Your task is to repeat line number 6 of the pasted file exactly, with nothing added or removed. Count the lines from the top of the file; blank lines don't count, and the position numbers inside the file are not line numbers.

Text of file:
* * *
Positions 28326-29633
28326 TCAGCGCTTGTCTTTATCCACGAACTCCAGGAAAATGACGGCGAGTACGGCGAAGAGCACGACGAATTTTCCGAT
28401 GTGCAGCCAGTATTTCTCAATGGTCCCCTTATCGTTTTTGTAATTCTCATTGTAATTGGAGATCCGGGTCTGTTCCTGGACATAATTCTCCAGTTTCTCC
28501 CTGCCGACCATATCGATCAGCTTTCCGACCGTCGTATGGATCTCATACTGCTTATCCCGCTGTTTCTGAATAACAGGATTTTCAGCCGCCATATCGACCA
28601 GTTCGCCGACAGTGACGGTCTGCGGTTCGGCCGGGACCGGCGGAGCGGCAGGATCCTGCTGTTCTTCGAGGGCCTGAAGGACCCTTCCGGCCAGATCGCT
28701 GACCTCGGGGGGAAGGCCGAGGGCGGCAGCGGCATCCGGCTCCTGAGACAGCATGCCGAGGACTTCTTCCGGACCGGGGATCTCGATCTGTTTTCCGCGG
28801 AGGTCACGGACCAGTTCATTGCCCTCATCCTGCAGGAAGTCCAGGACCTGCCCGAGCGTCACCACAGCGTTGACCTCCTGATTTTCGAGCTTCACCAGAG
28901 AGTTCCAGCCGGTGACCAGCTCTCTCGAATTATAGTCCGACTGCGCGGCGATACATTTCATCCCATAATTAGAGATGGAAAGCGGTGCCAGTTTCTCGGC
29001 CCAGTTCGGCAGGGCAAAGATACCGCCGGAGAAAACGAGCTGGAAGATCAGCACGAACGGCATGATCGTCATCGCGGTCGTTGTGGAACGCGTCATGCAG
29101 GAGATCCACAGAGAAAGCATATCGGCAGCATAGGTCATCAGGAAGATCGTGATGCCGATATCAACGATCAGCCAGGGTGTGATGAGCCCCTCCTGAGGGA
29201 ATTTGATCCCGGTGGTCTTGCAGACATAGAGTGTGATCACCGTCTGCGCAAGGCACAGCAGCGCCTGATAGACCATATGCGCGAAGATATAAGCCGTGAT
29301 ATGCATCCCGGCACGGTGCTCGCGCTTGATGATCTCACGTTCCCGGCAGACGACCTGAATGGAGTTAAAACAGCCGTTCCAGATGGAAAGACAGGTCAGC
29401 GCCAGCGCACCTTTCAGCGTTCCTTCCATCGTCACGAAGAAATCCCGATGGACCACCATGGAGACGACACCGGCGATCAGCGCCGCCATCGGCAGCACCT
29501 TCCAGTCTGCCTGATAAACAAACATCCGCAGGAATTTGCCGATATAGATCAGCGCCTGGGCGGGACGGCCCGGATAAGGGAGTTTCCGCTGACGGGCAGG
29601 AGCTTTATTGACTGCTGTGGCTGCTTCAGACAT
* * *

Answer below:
28701 GACCTCGGGGGGAAGGCCGAGGGCGGCAGCGGCATCCGGCTCCTGAGACAGCATGCCGAGGACTTCTTCCGGACCGGGGATCTCGATCTGTTTTCCGCGG